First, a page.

18 March 2011Add to My Folder
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Learn about number sorting and codes with the Maths Superstar, Lewis Carroll
Download the Slideshow presented by the Maths Superstar, Blaise Pascal. The slideshow features puzzles related to number sorting and codes.
Introducing Lewis Carroll
Lewis Carroll’s real name was Charles Lutwidge Dodgson. He is best known as the author of the children’s stories Alice’s Adventures in Wonderland and Through the Looking Glass. He spent much of his adult life as an Oxford University academic writing many books about mathematics and logic.
Lewis Carroll became a student at Christ Church, Oxford after leaving school in 1851. He was later appointed a mathematics lecturer at the college.
His interest in mathematical logic, games and puzzles started when, as a young child, he invented activities to amuse his older brothers and sisters. Later, he studied codes and invented word games known as ‘word ladders’. His puzzles were published in magazines like Vanity Fair, named ‘Pillow Puzzles’ because Carroll used them to pass the time when he couldn’t sleep.
1. Carroll diagrams
Carroll diagrams are a special box system named after Lewis Carroll. It’s useful for sorting numbers into families. The two-box diagram puzzle challenges children to sort the digits 2 to 10 into categories: prime numbers and not prime numbers. The four-box activity asks children to sort into four categories: even, not even, square and not square numbers. Some revision of the terms prime numbers and square numbers may be needed first.
Emphasise that in the second activity the boxes are arranged so that they can show up to four different kinds of information at the same time. Boxes in Carroll diagrams should always be labelled carefully, according to column and row. Other topics that work well with this type of sorting diagram are the properties of either 2D or 3D shapes.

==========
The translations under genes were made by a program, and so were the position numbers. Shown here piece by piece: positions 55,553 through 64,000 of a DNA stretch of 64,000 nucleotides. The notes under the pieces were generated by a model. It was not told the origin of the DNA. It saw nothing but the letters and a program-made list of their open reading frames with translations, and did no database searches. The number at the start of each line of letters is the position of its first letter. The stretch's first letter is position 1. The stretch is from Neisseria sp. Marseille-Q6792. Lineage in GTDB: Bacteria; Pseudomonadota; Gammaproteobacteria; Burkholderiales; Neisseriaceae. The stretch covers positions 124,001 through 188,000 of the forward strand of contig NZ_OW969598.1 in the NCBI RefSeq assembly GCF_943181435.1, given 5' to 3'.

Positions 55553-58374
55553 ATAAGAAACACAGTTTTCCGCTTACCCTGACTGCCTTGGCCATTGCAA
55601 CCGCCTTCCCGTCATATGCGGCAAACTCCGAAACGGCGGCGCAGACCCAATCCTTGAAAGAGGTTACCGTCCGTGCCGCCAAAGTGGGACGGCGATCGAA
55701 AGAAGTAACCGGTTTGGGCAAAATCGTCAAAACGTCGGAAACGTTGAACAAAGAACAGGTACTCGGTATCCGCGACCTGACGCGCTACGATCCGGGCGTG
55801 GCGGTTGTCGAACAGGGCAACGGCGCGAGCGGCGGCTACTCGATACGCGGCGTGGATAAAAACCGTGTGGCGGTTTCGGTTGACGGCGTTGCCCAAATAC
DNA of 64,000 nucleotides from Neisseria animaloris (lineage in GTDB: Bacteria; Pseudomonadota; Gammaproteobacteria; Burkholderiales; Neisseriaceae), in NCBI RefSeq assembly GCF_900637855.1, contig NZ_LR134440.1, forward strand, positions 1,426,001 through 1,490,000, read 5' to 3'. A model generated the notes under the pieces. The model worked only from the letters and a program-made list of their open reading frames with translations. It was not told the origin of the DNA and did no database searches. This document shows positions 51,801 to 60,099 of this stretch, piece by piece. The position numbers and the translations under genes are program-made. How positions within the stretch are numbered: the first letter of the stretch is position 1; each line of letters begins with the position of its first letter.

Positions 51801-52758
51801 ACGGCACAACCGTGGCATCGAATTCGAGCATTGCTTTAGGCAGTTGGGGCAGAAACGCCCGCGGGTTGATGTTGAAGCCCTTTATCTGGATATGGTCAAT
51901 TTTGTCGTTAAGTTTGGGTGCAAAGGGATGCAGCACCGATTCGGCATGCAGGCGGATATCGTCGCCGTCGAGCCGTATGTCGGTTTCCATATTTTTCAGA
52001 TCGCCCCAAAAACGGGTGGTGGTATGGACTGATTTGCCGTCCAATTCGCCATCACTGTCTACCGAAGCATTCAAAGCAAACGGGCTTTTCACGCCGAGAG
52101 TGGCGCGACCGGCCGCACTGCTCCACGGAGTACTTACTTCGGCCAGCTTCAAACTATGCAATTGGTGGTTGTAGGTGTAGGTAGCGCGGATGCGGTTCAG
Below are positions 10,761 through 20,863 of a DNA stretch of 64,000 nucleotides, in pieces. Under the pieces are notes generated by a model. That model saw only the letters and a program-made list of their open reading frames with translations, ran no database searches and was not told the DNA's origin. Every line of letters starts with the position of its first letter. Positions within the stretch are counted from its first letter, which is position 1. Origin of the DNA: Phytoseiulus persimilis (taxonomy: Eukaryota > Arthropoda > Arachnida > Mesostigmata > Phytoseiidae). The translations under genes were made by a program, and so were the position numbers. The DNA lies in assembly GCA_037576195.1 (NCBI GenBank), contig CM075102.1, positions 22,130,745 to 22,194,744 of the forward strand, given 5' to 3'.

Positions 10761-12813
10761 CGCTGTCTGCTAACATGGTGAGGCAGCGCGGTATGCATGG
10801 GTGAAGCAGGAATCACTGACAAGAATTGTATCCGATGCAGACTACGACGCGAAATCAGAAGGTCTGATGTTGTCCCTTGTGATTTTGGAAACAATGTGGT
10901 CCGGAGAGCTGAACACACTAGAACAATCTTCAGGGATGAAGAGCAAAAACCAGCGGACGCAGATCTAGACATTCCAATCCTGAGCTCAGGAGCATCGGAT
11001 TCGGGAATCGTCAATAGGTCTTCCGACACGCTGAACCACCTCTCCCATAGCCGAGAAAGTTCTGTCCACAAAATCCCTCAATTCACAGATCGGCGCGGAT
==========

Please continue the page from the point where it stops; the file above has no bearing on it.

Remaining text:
Answers – 2-box diagram
- 2, 3, 5 and 7 are prime numbers
- 4, 6, 8, 9 and 10 are not prime numbers
Answers – 4-box diagram
- 4 and 16 are even, square numbers
- 1 and 9 are not even, square numbers
- 2, 6, 8, 10, 12, 14, 18, 20 are even, not square numbers
- 3, 5, 7, 11, 13, 15, 17, 19 are not even, not square numbers
2. Venn diagrams
This method of sorting numbers into families uses a diagram based on circles instead of boxes. It is called a Venn diagram, named after another Victorian mathematician called John Venn. He was a mathematician who taught at Cambridge University, and used the diagrams to help simplify relationships between groups of numbers.
Key terms like multiple, triangular number and intersection will need to be revised. Remind children that if a number meets two criteria then it must be shown in the intersection between two rings and, if it meets all three, in the region that is common to the three rings. The answer to the last question is that the numbers outside the circles are prime numbers.
Answers – 2-circle diagram
- 1, 3 and 15 are triangular numbers but not multiples of 2
- 2, 4, 8, 12 and 14 are not triangular numbers but are multiples of 2
- 6 and 10 are triangular numbers and are also multiples of 2
- 5, 7, 9, 11 and 13 are not triangular numbers or multiples of 2
Answers – 3-circle diagram
- 2, 10, 14 and 22 are multiples of 2 but not multiples of 3 or 4
- 3, 9, 15 and 21 are multiples of 3 but not multiples of 2 or 4
- 6 and 18 are multiples of 2 and 3 but not multiples of 4
- 4, 8, 16 and 20 are multiples of 2 and 4 but not multiples of 3
- 12 and 24 are multiples of 2, 3 and 4 *1, 5, 7, 11, 13, 17, 19 and 23 are not multiples of 2, 3 or 4
3. Code breaker
Lewis Carroll was very interested in making and reading codes. The first code gives each letter a numerical value, in reverse order from 26 to 1 (so A = 26, and Z = 1). In the second code, the letters have been moved on three places, so that A becomes D, B becomes E and so on.
Answers – number code
- MAD HATTER
- MARCH HARE
Answers – letter code
- MOCK TURTLE
- WHITE RABBIT
There is plenty of scope for children to devise all kinds of codes of their own. Remind them that, in modern contexts, codes made out of numbers are used to prevent crime – for example, Personal Identification Numbers (PIN) are used to access a bank account. One famous code that is heard and not usually seen is Morse Code. It is used to send messages by wire or radio using a series of short dots and long dashes to represent letters.